Twenty RCTs (n=65,261) were included: four assessed atorvastatin (n=15,907); three assessed fluvastatin (n=3,463); 11 assessed pravastatin (n=38,367); and two assessed lovastatin (n=7,524). No studies that assessed rosuvastatin or simvastatin were found. Study size ranged from 164 to 10,355 participants. All studies reported blinding of participants and assessors. Intention to treat (ITT) was reported in 19 studies. Allocation concealment was reported in 10 studies. Mean follow up ranged from one year to 5.3 years.
The authors stated that tests showed no indication of publication bias (data not reported).
Use of statins reduced all cause mortality (RR 0.93, 95% CI: 0.87 to 0.99, p=0.03, I2=5%; 19 trials), cardiovascular disease deaths (RR 0.89, 95% CI: 0.81 to 0.98, p=0.02, I2=0%; 17 trials), death from myocardial infarction (RR 0.46, 95% CI: 0.26 to 0.79, p=0.005, I2=0%; nine trials), major cardiovascular events (RR 0.85, 95% CI: 0.77 to 0.95, p=0.004, I2=61%; 17 trials) and myocardial infarction (RR 0.77, 95% CI: 0.63 to 0.95, p=0.001, I2=59%; 17 trials).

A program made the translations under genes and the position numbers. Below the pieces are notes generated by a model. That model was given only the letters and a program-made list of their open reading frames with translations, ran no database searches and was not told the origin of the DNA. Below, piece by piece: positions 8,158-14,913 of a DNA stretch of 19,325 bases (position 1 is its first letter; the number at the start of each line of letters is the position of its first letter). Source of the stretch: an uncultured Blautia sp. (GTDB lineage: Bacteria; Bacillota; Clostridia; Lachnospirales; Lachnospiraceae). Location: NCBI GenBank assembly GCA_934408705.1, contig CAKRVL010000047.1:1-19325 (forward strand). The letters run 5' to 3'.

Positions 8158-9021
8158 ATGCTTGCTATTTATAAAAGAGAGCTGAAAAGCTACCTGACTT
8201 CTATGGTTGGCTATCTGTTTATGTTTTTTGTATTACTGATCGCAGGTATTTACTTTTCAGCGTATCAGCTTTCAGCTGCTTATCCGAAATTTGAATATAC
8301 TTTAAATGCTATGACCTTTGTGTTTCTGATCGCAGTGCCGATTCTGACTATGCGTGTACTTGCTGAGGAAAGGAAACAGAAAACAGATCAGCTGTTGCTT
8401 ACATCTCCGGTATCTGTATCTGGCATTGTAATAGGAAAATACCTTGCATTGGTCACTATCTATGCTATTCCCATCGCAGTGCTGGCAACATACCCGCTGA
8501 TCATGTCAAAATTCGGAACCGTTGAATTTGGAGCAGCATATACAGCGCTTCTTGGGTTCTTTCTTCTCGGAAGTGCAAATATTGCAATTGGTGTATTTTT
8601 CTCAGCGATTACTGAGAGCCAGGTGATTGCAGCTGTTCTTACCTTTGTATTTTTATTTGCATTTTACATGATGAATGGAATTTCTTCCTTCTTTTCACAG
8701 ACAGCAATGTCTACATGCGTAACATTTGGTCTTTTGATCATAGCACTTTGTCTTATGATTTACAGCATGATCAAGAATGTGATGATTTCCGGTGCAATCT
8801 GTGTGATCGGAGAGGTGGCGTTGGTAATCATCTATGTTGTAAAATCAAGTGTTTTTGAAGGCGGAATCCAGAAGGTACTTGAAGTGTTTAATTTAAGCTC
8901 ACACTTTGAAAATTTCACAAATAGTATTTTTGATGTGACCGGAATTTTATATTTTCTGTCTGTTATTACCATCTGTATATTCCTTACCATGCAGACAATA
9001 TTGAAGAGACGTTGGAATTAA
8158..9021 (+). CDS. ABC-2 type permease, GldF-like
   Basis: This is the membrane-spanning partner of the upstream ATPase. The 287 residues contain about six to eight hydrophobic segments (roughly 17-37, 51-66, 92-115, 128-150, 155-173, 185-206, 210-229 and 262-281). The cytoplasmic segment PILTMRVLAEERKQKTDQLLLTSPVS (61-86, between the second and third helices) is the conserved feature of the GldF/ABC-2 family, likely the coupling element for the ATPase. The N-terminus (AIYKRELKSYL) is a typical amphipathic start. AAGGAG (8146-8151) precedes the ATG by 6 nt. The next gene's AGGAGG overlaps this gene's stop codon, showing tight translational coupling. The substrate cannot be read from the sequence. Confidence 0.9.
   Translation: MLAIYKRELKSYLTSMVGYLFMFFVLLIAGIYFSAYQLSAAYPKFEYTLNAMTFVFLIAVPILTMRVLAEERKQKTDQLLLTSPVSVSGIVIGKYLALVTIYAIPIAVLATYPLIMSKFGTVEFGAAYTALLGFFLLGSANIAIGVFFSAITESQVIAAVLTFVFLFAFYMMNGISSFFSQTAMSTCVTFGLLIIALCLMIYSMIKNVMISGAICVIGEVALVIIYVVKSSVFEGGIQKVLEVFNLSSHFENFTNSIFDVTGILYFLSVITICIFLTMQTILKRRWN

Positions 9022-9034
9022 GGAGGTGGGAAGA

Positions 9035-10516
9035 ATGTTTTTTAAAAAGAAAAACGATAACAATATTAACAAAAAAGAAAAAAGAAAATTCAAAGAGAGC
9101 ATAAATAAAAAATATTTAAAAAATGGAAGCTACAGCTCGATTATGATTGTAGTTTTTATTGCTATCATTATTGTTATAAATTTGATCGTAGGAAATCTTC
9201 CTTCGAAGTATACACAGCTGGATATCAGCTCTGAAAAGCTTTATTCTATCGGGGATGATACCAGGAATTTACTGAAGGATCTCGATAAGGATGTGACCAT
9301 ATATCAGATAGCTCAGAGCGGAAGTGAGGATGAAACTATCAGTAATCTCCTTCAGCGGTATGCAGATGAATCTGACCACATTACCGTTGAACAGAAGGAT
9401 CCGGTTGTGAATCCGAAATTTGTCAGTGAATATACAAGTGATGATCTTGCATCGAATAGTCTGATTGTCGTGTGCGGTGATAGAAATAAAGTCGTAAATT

When heterogeneity was investigated, studies that reported allocation concealment appeared to show increases in events for mortality, cardiovascular death, major cardiovascular events and myocardial infarction with statin treatment
Results for other cardiovascular outcomes were reported in the paper.
Statins had no effect on cancer incidence (RR 1.02, 95% CI: 0.94 to 1.11, p=0.59, I2=0%; 10 trials) or on rhabdomyolysis (RR 0.97, 95% CI: 0.25 to 3.83, p=0.96, I2=0%; 9 trials with 39,383 participants and only four cases of rhabdomyolysis).
Results from the mixed treatment comparison modelling estimated that atorvastatin was the most effective statin for reducing all cause mortality (probability of 48%) and lovastatin for reducing cardiovascular disease mortality (probability of 60%).